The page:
I have been asked whether I am angry or upset that I was placed for adoption. No, not at all. There is no way of knowing what my life would’ve been like if I had stayed with my birth family. Or been placed with a different family. Or if any number of large or small things had gone differently than they did. Life is an unpredictable series of highs and lows. My life certainly isn’t perfect. There are things I love about my family and things that drive me up the wall. Difficult and stressful circumstances arise. Parents can’t shelter their children from this. What they can do is help provide those children the support and skills they need to face life’s challenges and overcome them. Though they knew they wouldn’t directly be able to do this, my birth parents chose an adoptive family that could. They carefully considered what I would need and picked the family that was to become mine.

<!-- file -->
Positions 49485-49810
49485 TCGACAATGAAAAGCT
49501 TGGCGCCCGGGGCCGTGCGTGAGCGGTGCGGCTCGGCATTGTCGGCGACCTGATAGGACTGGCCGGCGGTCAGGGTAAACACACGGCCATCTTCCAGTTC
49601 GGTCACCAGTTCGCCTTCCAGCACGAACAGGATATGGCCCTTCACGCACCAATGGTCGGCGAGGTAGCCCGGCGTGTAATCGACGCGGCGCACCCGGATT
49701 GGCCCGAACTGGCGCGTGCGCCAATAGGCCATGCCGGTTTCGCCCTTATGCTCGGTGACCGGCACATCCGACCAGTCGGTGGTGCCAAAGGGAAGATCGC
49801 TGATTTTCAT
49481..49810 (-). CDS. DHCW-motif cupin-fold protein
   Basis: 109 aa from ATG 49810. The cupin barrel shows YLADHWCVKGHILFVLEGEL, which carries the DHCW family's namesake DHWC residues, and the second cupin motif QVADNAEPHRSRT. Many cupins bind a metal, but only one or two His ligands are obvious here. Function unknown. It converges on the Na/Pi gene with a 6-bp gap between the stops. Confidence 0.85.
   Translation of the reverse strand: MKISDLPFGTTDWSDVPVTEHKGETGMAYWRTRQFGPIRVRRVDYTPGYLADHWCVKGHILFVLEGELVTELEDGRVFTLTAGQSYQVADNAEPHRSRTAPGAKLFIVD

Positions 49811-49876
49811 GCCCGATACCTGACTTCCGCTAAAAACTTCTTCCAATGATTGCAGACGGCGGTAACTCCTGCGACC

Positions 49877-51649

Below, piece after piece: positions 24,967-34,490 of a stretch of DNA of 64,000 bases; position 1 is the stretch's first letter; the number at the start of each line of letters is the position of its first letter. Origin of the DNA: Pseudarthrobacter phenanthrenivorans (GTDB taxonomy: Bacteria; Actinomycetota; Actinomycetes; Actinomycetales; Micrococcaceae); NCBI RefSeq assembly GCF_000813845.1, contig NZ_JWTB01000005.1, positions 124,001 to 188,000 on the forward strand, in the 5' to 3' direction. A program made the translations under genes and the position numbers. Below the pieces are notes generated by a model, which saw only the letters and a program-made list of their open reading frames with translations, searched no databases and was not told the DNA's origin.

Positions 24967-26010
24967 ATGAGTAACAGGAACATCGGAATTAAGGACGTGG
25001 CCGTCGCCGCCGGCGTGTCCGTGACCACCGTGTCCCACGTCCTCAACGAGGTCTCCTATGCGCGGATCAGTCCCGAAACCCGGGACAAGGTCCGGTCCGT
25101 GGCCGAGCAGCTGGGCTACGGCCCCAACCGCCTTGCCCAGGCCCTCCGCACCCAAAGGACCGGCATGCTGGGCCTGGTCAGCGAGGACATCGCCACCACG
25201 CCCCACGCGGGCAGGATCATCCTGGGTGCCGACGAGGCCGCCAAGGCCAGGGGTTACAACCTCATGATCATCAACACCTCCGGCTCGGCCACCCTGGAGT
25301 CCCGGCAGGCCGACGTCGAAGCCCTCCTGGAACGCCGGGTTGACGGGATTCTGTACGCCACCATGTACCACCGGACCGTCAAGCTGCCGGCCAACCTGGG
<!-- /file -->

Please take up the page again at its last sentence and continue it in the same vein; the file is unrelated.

Adoption is a difficult and complicated decision, but I’m grateful for the courage and discernment of my birth parents. There isn’t only one way of being a good parent. I am lucky enough to have been loved by two families in different ways.
*Name changed for confidentiality
By Samantha Cosette
(cont from Spring Newsletter)
Hope shared about discovering she was pregnant at 14, her life as a birth mother, and how she navigates her relationship with her daughter. As I watched her tell her story, I could see the significant pain and love in her face. I always imagined adoptions being completely closed, even though I knew that there are open adoptions. Hope shared that she sends care packages, letters, and gifts to her child as much as possible. She visits with her every year while trying to keep up with her exciting changes in life. The best part of hearing Hope’s story was seeing that even though she made the difficult choice to place her baby for adoption, she knows now that she made the right choice. There are still struggles, but she is so proud she chose to give life to her child and bless her adoptive parents with a child they cherish more than anything.